San Diego, California - An influx of new faces can be seen moving around the deckplates of aircraft carrier USS Nimitz (CVN 68).

After nearly two years, Nimitz has finally embarked her full complement of Sailors and aircraft by welcoming aboard members of Carrier Strike Group (CSG) 11 and Carrier Air Wing (CVW) 11, bringing with them the deafening roar of aircraft launching and landing on the flight deck.

Roughly 1,500 Sailors were welcomed aboard Nimitz as she got underway with her embarked air wing and strike group for the first time since concluding her 20-month planned incremental availability at Puget Sound Naval Shipyard.

"When Nimitz moved down to Bremerton, [Washington], CSG 11 stayed up in Everett, and after two years it created a separation between us," said Command Master Chief Aaron Coke, the senior enlisted leader for CSG 11. "From the khaki level down, we've been working to break that barrier. Our multicultural committees will be coordinated with one another; our junior enlisted associations have already contacted one another. It's important we build this foundation now so we are already integrated as a team for the long haul ahead."

Commander, Carrier Strike Group 11 Rear Adm. Bill D. Byrne and his staff embarked Nimitz almost immediately to build on this same foundation.

"It is not common for the strike group to embark this early in the work-up cycle," said Rear Adm. Bill D. Byrne, commander, CSG 11. "I am glad that we have. We are working on the relationships needed to create and build a cohesive and successful warfighting team."

Carrier strike groups play a vital role in the National Military Strategy by being the centerpiece of visible maritime deterrence, and continue to be decisive in peace, natural disasters, and war.

"Today, more than ever, U.S. national interests require the speed, endurance, flexibility, and autonomous nature of U.S. Navy's nuclear-powered aircraft carrier, which deploys, operates, and is prepared to fight as part of a carrier strike group." said Vice Adm. Mike Shoemaker, commander, Naval Air Forces.

"Even when faced with contested waters and airspace, the composition and maneuverability of a CSG ensures survivability of the carrier while it's embarked carrier air wing uses its integrated capabilities to project power, thus enabling the U.S. to continue its role as a key guarantor of peace and stability around the world," he added.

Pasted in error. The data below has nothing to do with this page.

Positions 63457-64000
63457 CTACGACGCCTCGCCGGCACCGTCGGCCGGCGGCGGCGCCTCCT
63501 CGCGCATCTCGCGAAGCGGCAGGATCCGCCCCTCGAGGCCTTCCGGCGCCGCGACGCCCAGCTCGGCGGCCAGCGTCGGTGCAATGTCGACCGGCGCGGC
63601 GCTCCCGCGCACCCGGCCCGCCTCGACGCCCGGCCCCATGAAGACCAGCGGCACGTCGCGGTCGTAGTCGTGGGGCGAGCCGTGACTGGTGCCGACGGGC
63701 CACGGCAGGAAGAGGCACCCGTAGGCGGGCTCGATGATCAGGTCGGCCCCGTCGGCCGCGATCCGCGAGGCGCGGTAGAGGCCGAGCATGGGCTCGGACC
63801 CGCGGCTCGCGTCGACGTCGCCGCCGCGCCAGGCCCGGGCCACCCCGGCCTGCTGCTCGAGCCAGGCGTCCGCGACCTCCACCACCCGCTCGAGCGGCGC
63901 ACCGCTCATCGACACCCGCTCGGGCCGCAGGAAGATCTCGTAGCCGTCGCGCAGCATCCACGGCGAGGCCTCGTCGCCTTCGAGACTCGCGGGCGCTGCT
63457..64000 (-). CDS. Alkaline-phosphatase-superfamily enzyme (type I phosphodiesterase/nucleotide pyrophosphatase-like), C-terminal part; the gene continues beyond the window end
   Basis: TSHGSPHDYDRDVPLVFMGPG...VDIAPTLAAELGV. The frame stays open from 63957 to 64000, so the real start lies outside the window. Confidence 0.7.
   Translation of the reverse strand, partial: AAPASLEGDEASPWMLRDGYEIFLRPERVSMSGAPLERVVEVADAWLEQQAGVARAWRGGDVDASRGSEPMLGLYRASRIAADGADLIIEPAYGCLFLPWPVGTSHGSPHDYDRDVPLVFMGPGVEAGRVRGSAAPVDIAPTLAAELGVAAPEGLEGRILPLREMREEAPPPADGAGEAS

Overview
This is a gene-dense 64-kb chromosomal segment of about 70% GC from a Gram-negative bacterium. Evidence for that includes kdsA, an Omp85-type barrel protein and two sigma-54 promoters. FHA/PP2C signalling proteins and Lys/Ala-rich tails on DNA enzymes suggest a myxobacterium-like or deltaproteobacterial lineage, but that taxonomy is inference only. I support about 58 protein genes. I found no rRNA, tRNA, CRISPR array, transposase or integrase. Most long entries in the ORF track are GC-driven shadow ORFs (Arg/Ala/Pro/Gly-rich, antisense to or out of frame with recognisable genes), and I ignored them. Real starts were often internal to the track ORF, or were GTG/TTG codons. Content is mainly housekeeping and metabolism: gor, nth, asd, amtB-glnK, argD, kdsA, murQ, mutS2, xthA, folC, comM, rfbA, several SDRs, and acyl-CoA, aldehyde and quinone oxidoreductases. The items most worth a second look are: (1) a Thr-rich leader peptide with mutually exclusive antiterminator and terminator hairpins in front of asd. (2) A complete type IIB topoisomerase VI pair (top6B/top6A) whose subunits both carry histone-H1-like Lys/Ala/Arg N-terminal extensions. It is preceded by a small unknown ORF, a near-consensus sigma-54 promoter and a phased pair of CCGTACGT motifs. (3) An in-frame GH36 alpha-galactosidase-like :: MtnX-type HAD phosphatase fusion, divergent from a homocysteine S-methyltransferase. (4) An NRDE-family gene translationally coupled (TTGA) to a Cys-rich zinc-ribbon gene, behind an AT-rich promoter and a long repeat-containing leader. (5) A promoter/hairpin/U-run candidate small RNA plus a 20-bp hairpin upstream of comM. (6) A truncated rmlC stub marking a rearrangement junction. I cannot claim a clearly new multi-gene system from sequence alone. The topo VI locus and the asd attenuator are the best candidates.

With Nimitz still at the beginning of preparations to deploy next year, integrating the rest of CSG 11 allows Nimitz and CVW 11 Sailors to learn each other's roles during the training phase, which will maximize operational effectiveness once deployed.

The Sailors, pilots, and equipment of CVW 11 are the first elements of the carrier strike group to integrate with Nimitz and her crew in the work-up cycle.

As part of their first functional underway, Nimitz welcomed the "Argonauts" of Strike Fighter Squadron (VFA) 147, the "Black Knights" of VFA 154, the "Blue Diamonds" of VFA 146, the "Death Rattlers" of Marine Fighter Attack Squadron (VMFA) 323, the "Gray Wolves" of Electronic Attack Squadron (VAQ) 142, the "Blue Tails" of Carrier Airborne Early Warning Squadron (VAW) 121, the "Eightballers" of Helicopter Sea Combat Squadron (HSC) 8, the "Wolfpack" of Helicopter Maritime Strike Squdron (HSM) 75 and the "Providers" of Fleet Logistics Support Squadron (VRC) 30.

The VFA and VMFA squadrons bring three variants of the F/A-18 Hornet and Super Hornet with fighter/attack aircraft capabilities that provide fleet air defense, force protection, and close- and deep-air support.

VAQ 142, with its attached EA-18G Growler, combines the capabilities of the combat-proven F/A-18 strike fighter platform while providing an umbrella of protection for strike aircraft, ground troops, and ships by jamming air defense systems and communications.

The E-2D Hawkeye from VAW 121 provides all-weather early warning, airborne battle management, and command and control functions for the strike group.

HSC 8, with its MH-60S Sea Hawk is used for its multi-mission capabilities including anti-surface and naval special warfare support, search and rescue operations, and logistical and humanitarian operations.

The MH-60R Sea Hawk of HSM 75, deployable from the decks of cruisers, destroyers, and aircraft carriers, is pivotal in self-defense, anti-ship warfare, and anti-submarine warfare.

VRC 30, with its C-2A Greyhound is a critical logistics-oriented squadron, capable of carrying mission critical supplies, mail, or passengers.

The embarkation of the air wing brings with it new operational capabilities for Nimitz, and even more new experiences for many Sailors. While some have been through the routine of air operations on the flight deck, others are eager to learn and get a chance to see their aircraft operational.

"This is a great opportunity for me to learn and to get the squadrons back into the swing of things," said Seaman Abraham Alvarez, a Sailor assigned to VAQ 142. "I'm hoping to get the knowledge and experience to be efficient, so when the real job starts we're ready."

From junior enlisted to senior officer, all hands are doing their part to set everything in motion for the mission ahead.

"I am unbelievably impressed by every Sailor up and down the chain of command," said Byrne. "The leadership throughout every rank is obvious. I'm happy to be here and proud to be part of the team."

With her air wing attached, flight deck certification complete, and ammunition slated to be onloaded in the coming weeks, Nimitz and the rest of CSG 11 stand motivated to overcome future obstacles and rise as a testament to U.S. maritime might.